This is a one-way valve that allows entry to your inner being, and once you enter there is no point of return. A valve that is predominantly red, with elements of yellow and grey. These colors are symbolic of the fire and its remnants — the inherent fire that dwells within the pillars of Gopal Lahiri. This was my first impression as I held the book, Living Inside, an anthology of select poems by Lahiri. This book included seventy poems of varied themes and colors. In his wonderfully crafted foreword the distinguished poet and academician Dr. Sunil Sharma wrote, “…rejuvenation through a rare combo of visuals, music and sheer lyricism. The soft spoken scientist can create kinetic verbal images that are experienced as the shimmering visuals reflected dynamically on moon-lit surfaces of a quiet lake, surrounded by deep solitude …” In the preface the book housed another guest author, Gary Robinson (Canada), who wrote, “Mr. Lahiri has a chronicler’s dedication to preserving feelings and nuances of what he finds around himself. Just as a photographer seeks to capture an image so does Mr. Lahiri – but with words …” An input here: The preface and introduction of a book are supposed to be written by the poet/author himself, and I didn’t find a reason to deviate from this popular convention.
Let me now explore a few of Lahiri’s poems. The first had been the title poem of the book. Look, what Lahiri meant by his Living Inside:
holding hands with the one you love
of people we will never meet
deflowered by force and thrown out
all eyes reflect a defeated dream.
‘Defeated dream’ has been a wonderful coinage, I must admit. And this was perhaps the key to Lahiri’s being in this thoughtful rendition.
While living in Lahiri wrote:
“sitting at the edge of the sunlight
a tiny bird tweets
i am still waiting for the right line,
the time I always look forward to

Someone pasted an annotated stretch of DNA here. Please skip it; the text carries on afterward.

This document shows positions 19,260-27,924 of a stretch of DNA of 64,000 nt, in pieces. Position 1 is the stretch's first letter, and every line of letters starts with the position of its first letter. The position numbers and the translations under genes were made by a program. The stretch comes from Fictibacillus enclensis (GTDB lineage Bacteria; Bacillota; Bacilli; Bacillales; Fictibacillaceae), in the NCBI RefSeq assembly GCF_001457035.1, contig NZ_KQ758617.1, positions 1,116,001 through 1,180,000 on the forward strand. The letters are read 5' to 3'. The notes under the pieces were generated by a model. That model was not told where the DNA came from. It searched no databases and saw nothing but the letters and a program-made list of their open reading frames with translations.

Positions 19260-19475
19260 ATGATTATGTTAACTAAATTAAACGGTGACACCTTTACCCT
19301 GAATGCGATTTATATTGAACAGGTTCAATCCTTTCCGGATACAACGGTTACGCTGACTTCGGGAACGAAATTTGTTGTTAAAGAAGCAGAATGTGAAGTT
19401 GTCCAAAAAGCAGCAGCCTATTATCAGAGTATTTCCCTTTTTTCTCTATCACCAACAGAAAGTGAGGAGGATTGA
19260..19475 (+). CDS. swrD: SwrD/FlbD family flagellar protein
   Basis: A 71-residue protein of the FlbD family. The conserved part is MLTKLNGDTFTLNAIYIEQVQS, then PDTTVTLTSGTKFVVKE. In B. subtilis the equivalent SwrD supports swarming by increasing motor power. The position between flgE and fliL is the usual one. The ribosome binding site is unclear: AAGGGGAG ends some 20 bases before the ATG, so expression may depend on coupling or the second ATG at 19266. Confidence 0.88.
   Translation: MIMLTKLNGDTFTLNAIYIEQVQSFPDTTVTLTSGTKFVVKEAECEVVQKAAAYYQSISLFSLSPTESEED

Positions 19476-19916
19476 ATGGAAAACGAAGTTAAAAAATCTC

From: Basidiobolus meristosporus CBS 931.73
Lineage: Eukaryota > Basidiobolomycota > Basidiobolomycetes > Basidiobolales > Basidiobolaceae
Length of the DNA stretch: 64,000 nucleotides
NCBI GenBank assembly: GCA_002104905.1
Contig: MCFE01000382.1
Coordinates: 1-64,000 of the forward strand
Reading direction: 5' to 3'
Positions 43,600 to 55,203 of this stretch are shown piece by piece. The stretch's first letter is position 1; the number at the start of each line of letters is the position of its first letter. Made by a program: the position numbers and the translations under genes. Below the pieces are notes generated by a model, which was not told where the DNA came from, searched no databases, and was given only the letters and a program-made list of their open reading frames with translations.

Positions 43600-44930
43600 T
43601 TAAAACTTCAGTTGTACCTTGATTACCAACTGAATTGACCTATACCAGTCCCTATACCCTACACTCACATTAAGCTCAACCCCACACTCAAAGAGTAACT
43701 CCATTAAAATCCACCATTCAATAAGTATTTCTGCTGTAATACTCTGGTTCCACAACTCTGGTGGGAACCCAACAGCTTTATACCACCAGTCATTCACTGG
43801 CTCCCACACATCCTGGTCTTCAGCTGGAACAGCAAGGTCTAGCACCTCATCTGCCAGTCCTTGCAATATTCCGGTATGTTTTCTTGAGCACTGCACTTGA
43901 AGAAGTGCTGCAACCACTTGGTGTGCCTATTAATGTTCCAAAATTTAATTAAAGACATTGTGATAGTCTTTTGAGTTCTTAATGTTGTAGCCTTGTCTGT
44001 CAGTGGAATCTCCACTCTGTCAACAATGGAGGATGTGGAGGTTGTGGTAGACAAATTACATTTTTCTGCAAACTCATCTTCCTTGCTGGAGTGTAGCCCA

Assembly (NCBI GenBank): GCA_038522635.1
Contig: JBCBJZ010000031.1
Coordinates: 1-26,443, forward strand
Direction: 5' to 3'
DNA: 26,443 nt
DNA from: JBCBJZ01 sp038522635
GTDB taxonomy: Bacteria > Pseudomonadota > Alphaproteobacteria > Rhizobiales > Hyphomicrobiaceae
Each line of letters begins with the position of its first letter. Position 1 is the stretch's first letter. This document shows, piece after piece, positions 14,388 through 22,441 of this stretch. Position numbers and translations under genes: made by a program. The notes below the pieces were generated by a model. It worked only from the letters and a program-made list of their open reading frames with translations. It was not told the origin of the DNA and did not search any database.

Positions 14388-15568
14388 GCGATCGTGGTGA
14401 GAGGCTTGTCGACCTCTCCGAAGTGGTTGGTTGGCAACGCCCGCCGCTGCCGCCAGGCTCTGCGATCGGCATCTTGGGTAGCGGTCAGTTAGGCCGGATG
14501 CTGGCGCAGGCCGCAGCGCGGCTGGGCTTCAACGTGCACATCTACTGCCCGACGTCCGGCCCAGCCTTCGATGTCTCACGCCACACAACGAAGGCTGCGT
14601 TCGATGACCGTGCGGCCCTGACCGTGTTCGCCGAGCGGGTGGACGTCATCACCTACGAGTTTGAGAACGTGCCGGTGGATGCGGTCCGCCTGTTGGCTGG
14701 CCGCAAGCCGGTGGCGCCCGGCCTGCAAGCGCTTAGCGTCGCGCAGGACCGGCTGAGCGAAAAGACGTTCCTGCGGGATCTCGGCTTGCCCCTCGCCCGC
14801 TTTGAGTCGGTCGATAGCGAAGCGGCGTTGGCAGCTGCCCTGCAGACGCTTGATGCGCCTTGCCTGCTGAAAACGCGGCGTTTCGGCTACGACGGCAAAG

never ever reaches my door.” (Time Slice, page. 22)
Weren’t these your own unspoken lines? So very natural …spontaneous …mental … human?
Lahiri made his voice audible against the age-old rituals of the nation, especially in favor of the women, who remain the same like the unchanged ‘sound of conch shells.’ He moved to notice:
the bindi looks pale on the forehead
a good deal of scar and pain
reside on those sad eyes of women.
nothing has been moved from years, from centuries.” (Unmoved, page. 26)
Lahiri reinforced his poethood, and made the world consider him a serious poet. He searched peace and purity in his river that meandered ‘in silence.’ Here came his enthralling lines:
No one knows the sin of height
No one really cares for death.” (My River, page. 47)
While traversing by train Lahiri felt ‘the oneness…’ as he saw the ‘setting orange sun.’ He wrote:
the blue sky is as much as your eye
the green grass is nothing but your fingers
the twilight colour is your vibrant mind
the branches of the tree are your hands and legs
time disappears for a moment
the things that are not yours
now in your total possession” (Coherence, page. 74)
Lahiri urged to reach beyond his physical eyes. He was perhaps as spiritual as he wrote:
if i want to capture the mien of my circle
it is the time to go back behind the eyes
and change the way to see the world.” (Change the Way, page. 95)
Gopal Lahiri is a poet of fewer words. Living Inside is certainly a book that can be cherished by the general readers of English-literature. I am indeed happy to include Lahiri in my latest book, My Dazzling Bards that is essentially comprised of some literary critiquing of his select works, and works by other Indian poets. Honestly, Living Inside is a collector’s edition, but it lacks professional editing. May I request the publisher to be more careful in publishing future titles? The back cover is absolutely messy, and does no justice to the brilliant overview by the noted academician Dr. Jaydeep Sarangi. Moreover, the list of contents has not been properly done, and this does not quite match with this superlative anthology of the lively poems by Gopal Lahiri.
Price: INR. 195.00